Utah could beat Texas to Google Fiber starting gate
Ravell Call, Deseret News
AUSTIN, Texas — It turns out that another city might be jumping in front of Austin to become the second U.S. metro area to get the super-fast Google Fiber service up and running.
Google Inc. said Wednesday it has agreed to buy an existing fiber-optic communications network from the city of Provo, Utah, and that it hopes to offer its broadband Internet access there before the end of this year.
The pending deal in Provo follows Google’s announcement in Austin last week that it soon will begin construction of a high-speed network here that will start offering 1 gigabit Internet access service as well as cable TV programming by about the middle of 2014.
Austin was the second city to officially land the Google Fiber service, after only Kansas City — but it appears Provo’s Google Fiber network will be ready to go before Austin’s, in part because of network infrastructure already in place in that city.
Provo began building a fiber network in 2004, but did not put it into service. The city of 115,000 people had previously passed a bond issue for $39 million to construct the network. The city started looking for a partner to buy the network and provide affordable service for local residents in 2011.
Google’s agreement in Provo is up for approval before that city’s council next week.
Google has proposed to pay $1 for the network that Provo has already built. It will upgrade that network with more modern technology and extend it to cover the city. It also will offer its free Internet service for seven years to residents that want to pay a $30 activation fee.
Google’s free service — which offers 5 megabits a second to customers — is about 1/200 as fast as its premium 1 gigabit service, for which it charges $70 a month. It also will offer free high-speed Internet access to 25 local public locations, including schools, hospitals and libraries.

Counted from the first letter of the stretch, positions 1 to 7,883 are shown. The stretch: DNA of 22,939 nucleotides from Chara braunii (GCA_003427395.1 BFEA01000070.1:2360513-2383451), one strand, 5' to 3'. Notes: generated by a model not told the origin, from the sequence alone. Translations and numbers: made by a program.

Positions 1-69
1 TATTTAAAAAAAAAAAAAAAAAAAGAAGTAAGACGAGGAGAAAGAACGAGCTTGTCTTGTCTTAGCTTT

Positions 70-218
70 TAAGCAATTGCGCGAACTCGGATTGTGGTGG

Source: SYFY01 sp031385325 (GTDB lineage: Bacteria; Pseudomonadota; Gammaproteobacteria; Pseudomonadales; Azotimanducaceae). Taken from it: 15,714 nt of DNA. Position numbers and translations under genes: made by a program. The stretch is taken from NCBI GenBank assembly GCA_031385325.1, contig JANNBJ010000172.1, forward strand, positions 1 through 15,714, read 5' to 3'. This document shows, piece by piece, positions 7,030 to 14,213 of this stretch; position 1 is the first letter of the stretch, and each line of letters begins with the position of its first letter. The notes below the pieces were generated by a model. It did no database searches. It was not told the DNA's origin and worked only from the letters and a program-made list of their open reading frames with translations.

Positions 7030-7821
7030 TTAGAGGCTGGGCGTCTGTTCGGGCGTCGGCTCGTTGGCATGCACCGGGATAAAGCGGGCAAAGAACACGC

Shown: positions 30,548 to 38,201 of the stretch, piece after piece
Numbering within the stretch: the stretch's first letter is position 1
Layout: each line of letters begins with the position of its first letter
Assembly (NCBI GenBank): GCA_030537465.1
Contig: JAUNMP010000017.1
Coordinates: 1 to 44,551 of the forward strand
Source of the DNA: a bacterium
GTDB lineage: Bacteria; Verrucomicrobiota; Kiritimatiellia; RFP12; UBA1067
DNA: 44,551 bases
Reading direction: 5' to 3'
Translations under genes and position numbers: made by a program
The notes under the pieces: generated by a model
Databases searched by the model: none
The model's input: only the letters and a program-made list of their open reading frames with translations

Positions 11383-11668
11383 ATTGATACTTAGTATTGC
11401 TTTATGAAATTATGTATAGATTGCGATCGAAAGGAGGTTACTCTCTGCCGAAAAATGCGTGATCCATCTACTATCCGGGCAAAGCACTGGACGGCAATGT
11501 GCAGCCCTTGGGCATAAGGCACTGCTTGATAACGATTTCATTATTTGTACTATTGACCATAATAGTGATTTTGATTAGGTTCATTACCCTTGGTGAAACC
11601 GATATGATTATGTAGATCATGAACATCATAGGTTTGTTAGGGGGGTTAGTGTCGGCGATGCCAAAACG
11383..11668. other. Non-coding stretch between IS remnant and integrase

Provo Mayor John Curtis said in a blog post that, while the city wanted to offer broadband service to its residents, it lacked the technical capability of running such a service. So the company issued a request for proposals from potential buyers of the network in 2011.
Google began offering gigabit service in Kansas City last fall, and it is expected to complete construction of the first phase of that network before the end of this year.
The Internet company is expected to start engineering work soon on the Austin network with construction to follow. The company is expected to divide Austin into “fiberhoods,” where residents can demonstrate their interest in receiving the service. Those areas that demonstrate the fastest commitments from potential customers are expected to be connected first.
Google, which generates the bulk of its business from Internet search-related advertising, says it sees Google Fiber as a for-profit business.
Analysts say part of Google’s plan is to prod existing broadband providers — usually cable companies and telecom companies — into speeding up their own plans to build similar high-speed networks.
In Austin, AT&T Inc. has also said it would build its own 1 gigabit broadband network in Austin if it can get an agreement from the city that is equal to the deal Google received. City officials have said Austin is required under law to offer the same agreement to other broadband providers.
“We look forward to continued productive discussions with city officials,” said company spokeswoman Rossanna Salazar.
Also Wednesday, Google said its Google Fiber cable TV customers will now be able to sign up for two premium offerings, HBO and Cinemax. HBO will cost $20 per month and Cinemax $10, Google said.
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